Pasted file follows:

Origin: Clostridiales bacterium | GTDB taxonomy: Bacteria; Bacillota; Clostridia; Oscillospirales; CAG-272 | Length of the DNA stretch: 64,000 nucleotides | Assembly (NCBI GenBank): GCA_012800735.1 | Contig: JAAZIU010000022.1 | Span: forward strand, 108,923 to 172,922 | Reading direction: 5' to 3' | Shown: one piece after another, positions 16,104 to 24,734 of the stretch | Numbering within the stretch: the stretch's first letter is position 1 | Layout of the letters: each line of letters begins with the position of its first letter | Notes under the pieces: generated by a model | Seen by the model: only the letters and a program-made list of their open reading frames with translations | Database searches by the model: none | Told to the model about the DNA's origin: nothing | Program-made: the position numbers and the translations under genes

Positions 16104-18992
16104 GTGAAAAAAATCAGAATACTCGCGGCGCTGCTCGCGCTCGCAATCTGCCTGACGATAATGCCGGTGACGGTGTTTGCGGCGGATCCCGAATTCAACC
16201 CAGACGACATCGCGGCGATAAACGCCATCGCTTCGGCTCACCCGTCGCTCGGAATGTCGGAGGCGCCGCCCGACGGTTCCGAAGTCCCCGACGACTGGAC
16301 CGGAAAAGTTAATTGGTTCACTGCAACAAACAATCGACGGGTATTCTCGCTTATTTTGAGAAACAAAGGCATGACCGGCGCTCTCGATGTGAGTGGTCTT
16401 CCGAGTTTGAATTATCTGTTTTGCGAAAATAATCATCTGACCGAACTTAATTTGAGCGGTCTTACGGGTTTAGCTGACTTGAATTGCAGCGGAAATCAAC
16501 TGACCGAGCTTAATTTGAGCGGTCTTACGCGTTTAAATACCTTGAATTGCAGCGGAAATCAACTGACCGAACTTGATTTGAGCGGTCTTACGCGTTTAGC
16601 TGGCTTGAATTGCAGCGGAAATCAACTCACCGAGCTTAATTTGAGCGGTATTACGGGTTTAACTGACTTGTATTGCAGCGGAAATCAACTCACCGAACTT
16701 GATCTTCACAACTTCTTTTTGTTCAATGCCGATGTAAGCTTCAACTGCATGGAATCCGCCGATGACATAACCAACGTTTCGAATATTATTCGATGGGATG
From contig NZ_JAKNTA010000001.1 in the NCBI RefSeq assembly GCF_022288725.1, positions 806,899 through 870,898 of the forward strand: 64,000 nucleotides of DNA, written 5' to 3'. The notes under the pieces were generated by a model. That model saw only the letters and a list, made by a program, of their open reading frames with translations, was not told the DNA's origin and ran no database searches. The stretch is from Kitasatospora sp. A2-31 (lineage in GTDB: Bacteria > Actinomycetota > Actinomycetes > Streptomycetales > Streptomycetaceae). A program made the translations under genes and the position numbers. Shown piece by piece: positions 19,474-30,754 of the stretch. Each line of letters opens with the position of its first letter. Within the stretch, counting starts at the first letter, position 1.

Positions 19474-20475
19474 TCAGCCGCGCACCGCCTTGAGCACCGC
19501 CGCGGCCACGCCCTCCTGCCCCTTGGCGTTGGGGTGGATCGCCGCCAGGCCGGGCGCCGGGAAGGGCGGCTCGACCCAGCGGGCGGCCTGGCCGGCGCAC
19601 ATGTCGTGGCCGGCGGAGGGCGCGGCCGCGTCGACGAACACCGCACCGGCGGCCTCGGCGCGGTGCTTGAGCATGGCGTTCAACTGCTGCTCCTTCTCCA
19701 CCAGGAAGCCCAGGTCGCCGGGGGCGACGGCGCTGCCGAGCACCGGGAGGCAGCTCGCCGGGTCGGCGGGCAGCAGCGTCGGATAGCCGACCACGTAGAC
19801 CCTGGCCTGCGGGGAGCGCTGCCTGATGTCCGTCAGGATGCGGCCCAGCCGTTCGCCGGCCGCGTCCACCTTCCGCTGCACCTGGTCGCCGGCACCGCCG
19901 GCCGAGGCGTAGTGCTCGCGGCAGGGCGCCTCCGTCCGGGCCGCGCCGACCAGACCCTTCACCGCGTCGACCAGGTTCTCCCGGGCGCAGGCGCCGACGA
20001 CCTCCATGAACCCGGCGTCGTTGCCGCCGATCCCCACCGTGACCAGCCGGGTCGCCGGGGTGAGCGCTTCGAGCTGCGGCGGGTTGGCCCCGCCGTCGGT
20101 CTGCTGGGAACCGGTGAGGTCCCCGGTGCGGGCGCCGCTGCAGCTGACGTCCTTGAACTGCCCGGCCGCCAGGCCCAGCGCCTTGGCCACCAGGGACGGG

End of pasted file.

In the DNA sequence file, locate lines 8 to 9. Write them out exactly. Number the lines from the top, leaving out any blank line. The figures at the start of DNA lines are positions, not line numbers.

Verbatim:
16601 TGGCTTGAATTGCAGCGGAAATCAACTCACCGAGCTTAATTTGAGCGGTATTACGGGTTTAACTGACTTGTATTGCAGCGGAAATCAACTCACCGAACTT
16701 GATCTTCACAACTTCTTTTTGTTCAATGCCGATGTAAGCTTCAACTGCATGGAATCCGCCGATGACATAACCAACGTTTCGAATATTATTCGATGGGATG